Ten Ways to Find Speakers for Meetups

Ten Ways to Find Speakers for Meetups

To wrap up our articles on tech meetups and tech formats we look at some ways to find those ever-elusive speakers.

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1) Look Within your Group

The easiest place to find speakers is in your own meetup. Ask your members and co-organisers if any would like to speak and listen for people who are passionate or knowledgeable about a particular subject so you can ask them specifically.

Many speakers of Data Science Exeter and Exeter Python came from our own ranks. For Data Science Exeter we used to have the co-organisers all keep a short talk to use as a backup in case others didn't turn up.

2) Look Locally

Look for people near to where your are based, as a speaker is more likely to travel 5 miles than 500 to give a talk to 10 or 20 people. They are also more likely to have heard of your meetup or know others that go there.

Consider asking co-workers, local companies, people at your other meetups, friends and previous co-workers.

3) Look in Your Network

Search your network of people you have worked with, respect or collaborated with. Ask them if they want to give a talk or know anyone interested. Either in person or on social media is fine.

You can use the networks for your co-organisers too if you have them.

4) Target Particular Topics

When making a call for speakers consider targeting a particular topic or topic area. I did this with the .NET Meetup giving three or four topics that were being requested and got offers of speakers for F# (from one of our members) and Umbraco (from social media).

5) Target People at Conferences

If you go to a conference, then keep an eye out for other speakers or attendees who might be willing to talk. Look for members of your own meetup at the same event, speakers who are promoting something or are actively travelling around. Lastly people who ask questions are quite often good targets for becoming speakers.

If the event has sponsors then they are often keen to speak at meetups, as they care enough to pay to support a conference and turn up there. I've done this, recently asking a few people at PyCon conferences if they would like to speak to us.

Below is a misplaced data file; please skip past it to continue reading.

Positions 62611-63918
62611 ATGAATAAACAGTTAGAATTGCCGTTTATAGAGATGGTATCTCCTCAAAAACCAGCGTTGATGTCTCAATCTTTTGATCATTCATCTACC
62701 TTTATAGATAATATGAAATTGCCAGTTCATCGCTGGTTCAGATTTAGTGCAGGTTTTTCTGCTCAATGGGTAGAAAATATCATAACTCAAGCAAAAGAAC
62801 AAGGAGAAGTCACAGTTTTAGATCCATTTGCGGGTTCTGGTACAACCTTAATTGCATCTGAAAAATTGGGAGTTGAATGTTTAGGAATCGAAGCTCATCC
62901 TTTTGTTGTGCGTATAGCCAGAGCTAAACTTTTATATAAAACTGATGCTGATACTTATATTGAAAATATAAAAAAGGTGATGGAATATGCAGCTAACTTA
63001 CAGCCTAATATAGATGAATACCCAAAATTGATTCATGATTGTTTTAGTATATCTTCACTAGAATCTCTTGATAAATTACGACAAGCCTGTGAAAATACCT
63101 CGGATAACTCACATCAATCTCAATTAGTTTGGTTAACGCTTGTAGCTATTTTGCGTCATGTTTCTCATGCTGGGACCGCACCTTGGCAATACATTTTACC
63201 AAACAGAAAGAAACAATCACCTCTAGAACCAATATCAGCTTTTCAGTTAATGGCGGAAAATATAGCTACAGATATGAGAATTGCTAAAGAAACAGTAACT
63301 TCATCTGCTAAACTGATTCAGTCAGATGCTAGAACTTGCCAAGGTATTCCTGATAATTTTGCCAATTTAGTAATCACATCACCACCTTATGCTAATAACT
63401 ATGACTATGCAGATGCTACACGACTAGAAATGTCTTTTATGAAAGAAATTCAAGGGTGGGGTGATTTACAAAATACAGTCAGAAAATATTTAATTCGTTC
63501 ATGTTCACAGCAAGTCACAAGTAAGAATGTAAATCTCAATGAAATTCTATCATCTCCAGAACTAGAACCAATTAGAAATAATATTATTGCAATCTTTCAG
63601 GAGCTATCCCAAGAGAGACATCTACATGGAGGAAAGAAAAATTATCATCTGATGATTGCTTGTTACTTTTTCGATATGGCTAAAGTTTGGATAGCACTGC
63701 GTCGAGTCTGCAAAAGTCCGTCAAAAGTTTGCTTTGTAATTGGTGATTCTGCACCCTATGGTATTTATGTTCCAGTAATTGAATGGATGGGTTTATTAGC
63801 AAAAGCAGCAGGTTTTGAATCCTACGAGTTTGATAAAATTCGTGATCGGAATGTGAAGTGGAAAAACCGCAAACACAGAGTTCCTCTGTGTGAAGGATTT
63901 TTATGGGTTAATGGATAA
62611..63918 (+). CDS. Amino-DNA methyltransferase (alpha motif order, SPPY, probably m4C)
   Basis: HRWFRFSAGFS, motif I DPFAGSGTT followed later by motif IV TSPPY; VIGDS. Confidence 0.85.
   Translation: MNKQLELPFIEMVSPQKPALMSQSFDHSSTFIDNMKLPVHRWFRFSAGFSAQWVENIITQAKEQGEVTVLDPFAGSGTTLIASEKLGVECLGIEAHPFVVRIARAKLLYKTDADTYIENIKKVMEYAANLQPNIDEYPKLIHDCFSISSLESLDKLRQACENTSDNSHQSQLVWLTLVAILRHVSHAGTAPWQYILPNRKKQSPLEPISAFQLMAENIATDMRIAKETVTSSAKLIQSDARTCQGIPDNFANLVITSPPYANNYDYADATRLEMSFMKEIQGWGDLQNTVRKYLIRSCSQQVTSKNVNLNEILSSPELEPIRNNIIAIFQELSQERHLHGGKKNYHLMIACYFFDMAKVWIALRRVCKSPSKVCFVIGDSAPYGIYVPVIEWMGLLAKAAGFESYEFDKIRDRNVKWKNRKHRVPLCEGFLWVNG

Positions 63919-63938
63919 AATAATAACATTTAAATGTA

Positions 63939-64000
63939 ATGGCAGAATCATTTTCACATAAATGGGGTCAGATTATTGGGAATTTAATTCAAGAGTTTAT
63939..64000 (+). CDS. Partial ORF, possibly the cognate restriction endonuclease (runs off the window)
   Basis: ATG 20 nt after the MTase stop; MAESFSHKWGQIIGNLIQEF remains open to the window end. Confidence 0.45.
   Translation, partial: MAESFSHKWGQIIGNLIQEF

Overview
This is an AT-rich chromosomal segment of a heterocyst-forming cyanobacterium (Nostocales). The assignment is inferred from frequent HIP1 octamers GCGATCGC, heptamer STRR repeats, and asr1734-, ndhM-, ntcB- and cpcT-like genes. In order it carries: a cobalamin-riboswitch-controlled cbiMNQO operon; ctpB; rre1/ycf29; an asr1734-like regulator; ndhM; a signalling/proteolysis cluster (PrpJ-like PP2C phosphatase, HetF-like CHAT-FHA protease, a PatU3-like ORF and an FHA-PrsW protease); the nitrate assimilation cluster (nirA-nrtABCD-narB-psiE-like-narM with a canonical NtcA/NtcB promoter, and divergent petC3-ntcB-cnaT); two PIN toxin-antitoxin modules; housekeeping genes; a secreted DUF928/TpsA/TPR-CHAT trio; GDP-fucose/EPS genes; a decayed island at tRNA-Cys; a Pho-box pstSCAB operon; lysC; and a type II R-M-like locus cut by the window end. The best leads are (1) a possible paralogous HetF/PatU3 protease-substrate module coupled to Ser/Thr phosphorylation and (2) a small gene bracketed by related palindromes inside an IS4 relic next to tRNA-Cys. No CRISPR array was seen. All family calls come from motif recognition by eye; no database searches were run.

6) Target Speakers from Other Meetups

If you go to another meetup and like a speaker, ask if they want to speak at your own event too. On meetup.com and related sites you can find meetups similar to yours, scanning through the list of past speakers you could contact. If you are lucky you may find videos of their past talks too.

You could also contact the organisers direct, asking for introductions and offering suggestions from your own experiences.

7) Use Speakers who Contact You

Potential speakers will contact you to suggest talks, so be open to each suggestion. If not what you're looking for, consider pointing them to another meetup or ask them to revise it.

Be flexible about the events and topics you want as some of the best talks aren't always the obvious ones.

8) Use Established Speakers

If only occasionally it can be good to get a well-known speaker to your meetup. They will often draw more people to the meetup, especially those who haven't yet tried the meetup. Also many have their own social network that they will promote their talk to.

Keep an eye out for established speakers who might be in your area for a conference, meeting or other speaking engagement. Also be open to working with other meetups for a larger venue or event, to boost numbers and maybe spread costs.

9) Use Speakers More Than Once

If you've been running your meetup for a while then get past speakers back for more. Look through your past events and consider who was popular, thought-provoking or might have a natural follow-up event.

This can be especially effective if you have taken over an existing meetup as it reduces the amount you need to organise for your first events.

10) Make it Easy for First-Time Speakers

If you are trying to attract or encourage first time speakers make it easier for them. Suggest topics you think might suit them and have slots available for short talks.

Both Short Talks and Lightning Talks are formats that facilitate these opportunities as we looked at in Tech Talk formats. They are likely to encourage others to speak who might not otherwise do so.


So we've looked at 10 ways to find speakers but there are surely more.

Share methods you've used to find speakers in the comments here or at @DuncanThom on Twitter


Duncan Thomson

A Remote Software and Database Contractor specialised in Umbraco, Duncan works from wherever he finds himself. He is the co-organiser of the Python Exeter and Data Science Exeter meetup groups and speaks about Remote Working, Umbraco, Python and .NET Outside of work he is keen on travel, random generation, foreign languages and good food.

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